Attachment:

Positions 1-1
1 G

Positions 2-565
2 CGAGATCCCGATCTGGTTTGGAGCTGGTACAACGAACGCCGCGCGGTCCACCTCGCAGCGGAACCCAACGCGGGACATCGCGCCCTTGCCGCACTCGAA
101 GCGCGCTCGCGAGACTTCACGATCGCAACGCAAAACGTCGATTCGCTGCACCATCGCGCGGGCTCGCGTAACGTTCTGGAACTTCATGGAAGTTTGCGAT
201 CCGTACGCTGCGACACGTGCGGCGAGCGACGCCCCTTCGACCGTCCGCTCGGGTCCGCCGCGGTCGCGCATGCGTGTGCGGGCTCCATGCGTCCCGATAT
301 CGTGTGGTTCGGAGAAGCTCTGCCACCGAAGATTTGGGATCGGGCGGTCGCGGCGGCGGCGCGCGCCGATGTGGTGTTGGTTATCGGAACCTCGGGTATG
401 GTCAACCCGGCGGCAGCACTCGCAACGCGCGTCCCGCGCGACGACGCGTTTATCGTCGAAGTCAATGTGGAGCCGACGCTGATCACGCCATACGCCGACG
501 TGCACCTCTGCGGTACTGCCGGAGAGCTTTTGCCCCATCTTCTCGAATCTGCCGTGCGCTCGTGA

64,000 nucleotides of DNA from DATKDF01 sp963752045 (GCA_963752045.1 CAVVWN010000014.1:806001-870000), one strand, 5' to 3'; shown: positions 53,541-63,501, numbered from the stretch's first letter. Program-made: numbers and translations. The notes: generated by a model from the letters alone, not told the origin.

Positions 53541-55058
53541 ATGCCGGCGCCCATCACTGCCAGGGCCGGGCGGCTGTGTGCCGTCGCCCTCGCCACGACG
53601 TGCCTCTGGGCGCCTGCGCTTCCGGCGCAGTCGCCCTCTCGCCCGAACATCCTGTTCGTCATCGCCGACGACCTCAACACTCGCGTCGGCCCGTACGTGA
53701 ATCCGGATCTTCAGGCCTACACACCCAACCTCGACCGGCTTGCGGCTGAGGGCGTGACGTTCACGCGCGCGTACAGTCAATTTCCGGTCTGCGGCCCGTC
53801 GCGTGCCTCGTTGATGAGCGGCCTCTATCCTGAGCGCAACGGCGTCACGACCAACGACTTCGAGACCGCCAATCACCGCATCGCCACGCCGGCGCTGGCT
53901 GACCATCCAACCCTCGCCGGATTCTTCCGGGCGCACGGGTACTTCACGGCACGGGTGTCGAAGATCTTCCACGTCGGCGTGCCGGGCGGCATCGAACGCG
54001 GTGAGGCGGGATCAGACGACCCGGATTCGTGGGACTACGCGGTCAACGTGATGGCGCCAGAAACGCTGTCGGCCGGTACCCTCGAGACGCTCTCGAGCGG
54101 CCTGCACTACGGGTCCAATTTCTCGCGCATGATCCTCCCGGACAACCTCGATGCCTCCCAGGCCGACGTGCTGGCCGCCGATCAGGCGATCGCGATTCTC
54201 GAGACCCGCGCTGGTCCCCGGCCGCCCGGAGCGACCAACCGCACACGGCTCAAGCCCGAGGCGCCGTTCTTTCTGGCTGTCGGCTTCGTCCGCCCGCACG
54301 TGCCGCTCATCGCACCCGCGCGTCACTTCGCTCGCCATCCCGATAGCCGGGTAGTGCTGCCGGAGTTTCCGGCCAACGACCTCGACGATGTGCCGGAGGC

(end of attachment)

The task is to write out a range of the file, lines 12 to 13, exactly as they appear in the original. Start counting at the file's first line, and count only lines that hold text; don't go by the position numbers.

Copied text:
53541 ATGCCGGCGCCCATCACTGCCAGGGCCGGGCGGCTGTGTGCCGTCGCCCTCGCCACGACG
53601 TGCCTCTGGGCGCCTGCGCTTCCGGCGCAGTCGCCCTCTCGCCCGAACATCCTGTTCGTCATCGCCGACGACCTCAACACTCGCGTCGGCCCGTACGTGA